Video

Video Nigerian Elections Pose Concern of Potential Conflict in 'Middle Belt'

Nigeria’s north-central state of Kaduna has long been the site of fighting between Muslims and Christians as well as between people of different ethnic groups. As the February elections approach, community and religious leaders are making plans they hope will keep the streets calm after results are announced. Chris Stein reports from the state capital, Kaduna.
Video

Video As Viewership Drops, Obama Puts His Message on YouTube

Ratings reports show President Obama’s State of the Union address this week drew the lowest number of viewers for this annual speech in 15 years. White House officials anticipated this, and the president has decided to take a non-traditional approach to getting his message out. VOA White House correspondent Luis Ramirez reports.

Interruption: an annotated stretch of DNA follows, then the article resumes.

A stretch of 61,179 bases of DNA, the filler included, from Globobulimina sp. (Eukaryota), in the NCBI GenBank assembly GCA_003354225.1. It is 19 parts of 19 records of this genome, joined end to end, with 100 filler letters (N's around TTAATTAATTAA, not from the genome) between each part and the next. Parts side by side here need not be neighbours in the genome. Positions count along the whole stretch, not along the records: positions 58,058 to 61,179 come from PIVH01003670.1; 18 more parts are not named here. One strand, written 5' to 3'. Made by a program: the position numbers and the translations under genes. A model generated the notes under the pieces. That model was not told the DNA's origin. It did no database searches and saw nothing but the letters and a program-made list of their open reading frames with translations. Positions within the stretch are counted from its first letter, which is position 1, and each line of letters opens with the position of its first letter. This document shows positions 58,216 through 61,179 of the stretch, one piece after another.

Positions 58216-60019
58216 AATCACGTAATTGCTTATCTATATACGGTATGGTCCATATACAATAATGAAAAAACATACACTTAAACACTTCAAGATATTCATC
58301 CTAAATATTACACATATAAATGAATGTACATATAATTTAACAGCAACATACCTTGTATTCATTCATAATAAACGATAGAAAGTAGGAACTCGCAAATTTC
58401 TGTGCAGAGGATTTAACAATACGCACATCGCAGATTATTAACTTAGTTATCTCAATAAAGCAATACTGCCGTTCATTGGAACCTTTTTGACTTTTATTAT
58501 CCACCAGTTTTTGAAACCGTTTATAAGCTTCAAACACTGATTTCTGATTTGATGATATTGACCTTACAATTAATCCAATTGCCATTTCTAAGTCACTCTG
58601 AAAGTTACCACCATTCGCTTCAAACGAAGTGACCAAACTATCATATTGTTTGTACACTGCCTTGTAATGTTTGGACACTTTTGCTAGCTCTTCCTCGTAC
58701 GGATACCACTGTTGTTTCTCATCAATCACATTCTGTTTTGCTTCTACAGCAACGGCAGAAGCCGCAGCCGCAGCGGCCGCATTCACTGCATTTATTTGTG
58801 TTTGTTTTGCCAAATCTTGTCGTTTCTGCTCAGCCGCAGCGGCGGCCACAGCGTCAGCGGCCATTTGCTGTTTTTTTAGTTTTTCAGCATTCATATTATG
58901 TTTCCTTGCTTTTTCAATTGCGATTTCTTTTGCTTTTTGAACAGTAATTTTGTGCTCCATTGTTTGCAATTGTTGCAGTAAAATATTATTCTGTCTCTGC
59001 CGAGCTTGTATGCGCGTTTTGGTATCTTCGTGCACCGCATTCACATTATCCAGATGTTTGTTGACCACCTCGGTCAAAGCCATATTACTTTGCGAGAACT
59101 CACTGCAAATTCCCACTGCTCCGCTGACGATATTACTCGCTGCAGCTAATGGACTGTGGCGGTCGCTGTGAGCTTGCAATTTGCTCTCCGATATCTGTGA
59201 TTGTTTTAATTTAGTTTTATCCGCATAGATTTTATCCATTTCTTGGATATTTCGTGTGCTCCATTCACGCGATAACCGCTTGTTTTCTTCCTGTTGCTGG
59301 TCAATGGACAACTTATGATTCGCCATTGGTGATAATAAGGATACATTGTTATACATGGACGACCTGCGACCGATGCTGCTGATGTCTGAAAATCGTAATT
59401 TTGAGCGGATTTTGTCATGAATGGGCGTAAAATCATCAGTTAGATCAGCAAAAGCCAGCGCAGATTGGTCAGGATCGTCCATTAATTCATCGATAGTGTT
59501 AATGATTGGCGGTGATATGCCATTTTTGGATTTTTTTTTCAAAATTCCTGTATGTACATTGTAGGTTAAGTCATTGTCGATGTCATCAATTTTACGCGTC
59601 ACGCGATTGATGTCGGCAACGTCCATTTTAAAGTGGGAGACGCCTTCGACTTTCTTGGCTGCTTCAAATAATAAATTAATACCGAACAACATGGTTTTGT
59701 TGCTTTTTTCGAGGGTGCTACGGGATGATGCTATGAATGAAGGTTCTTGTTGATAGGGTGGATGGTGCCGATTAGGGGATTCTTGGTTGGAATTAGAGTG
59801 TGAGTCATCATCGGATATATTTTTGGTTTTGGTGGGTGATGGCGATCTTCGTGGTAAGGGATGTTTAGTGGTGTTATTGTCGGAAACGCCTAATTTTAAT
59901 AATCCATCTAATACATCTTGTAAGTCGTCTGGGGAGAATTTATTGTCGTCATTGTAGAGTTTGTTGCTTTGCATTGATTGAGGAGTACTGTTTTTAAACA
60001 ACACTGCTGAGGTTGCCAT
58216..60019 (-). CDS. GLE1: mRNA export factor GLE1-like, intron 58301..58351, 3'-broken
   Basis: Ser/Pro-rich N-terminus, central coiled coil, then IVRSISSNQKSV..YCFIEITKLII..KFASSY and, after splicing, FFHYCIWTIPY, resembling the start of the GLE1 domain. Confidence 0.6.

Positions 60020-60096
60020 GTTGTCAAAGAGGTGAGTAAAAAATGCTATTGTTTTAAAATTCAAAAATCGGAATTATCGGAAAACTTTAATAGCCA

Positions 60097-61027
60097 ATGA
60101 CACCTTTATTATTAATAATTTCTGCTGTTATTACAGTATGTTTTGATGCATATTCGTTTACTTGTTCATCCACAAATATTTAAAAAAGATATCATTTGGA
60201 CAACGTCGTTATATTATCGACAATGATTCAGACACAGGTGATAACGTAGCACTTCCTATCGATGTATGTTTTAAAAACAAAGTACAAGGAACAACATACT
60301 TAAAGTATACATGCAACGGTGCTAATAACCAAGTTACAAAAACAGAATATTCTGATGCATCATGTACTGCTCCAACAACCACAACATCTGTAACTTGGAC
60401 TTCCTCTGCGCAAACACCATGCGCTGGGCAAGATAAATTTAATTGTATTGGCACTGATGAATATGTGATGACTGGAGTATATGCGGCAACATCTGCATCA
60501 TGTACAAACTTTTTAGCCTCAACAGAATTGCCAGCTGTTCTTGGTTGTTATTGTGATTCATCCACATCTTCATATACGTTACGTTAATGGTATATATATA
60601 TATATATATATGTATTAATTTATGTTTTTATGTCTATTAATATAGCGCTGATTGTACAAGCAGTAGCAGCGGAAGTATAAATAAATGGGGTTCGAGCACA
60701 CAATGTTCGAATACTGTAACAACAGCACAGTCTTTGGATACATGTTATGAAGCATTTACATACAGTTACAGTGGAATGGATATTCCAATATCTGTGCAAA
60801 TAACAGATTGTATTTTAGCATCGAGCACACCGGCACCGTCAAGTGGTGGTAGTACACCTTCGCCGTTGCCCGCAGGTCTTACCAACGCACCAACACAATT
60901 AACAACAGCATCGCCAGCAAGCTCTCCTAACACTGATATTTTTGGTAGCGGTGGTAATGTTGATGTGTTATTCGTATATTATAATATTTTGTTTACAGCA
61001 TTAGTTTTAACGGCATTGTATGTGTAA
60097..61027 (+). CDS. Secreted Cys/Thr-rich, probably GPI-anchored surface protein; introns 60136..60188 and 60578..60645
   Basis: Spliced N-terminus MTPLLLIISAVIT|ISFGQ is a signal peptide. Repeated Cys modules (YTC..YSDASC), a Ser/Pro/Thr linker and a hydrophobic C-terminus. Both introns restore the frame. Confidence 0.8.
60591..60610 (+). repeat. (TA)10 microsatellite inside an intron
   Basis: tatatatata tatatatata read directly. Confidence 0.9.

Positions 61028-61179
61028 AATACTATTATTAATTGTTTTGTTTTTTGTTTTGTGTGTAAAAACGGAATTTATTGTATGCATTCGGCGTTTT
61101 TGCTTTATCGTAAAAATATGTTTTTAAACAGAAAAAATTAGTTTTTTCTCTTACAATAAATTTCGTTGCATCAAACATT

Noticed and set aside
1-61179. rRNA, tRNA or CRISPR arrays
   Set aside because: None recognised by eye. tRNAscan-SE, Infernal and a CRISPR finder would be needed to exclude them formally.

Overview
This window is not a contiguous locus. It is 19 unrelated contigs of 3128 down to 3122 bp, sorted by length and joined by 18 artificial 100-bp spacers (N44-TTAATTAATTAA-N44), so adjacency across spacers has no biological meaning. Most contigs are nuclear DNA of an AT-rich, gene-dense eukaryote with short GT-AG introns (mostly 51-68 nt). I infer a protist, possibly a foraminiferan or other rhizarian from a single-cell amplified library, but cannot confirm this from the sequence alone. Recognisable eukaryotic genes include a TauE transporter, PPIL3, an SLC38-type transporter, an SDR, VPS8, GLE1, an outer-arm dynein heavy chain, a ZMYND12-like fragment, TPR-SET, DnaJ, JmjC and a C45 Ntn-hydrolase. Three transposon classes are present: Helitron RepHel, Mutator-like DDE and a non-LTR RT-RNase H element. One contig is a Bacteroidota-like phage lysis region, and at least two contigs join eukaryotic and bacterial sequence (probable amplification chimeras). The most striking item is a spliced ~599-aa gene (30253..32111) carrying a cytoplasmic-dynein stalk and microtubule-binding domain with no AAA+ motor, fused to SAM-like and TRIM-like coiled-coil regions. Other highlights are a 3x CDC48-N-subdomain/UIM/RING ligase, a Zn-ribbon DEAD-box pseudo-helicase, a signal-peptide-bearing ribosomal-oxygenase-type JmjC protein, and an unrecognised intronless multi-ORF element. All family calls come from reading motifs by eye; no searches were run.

Video

Video S. Korean Businesses Want to End Trade Restrictions With North

Business leaders in South Korea are calling for President Park Geun-hye to ease trade restrictions with North Korea that were put in place in 2010 after the sinking of a South Korean warship.Pro-business groups argue that expanding trade and investment is not only good for business, it is also good for long-term regional peace and security. VOA’s Brian Padden reports.
Video

Video US Marching Bands Grow Into a Show of Their Own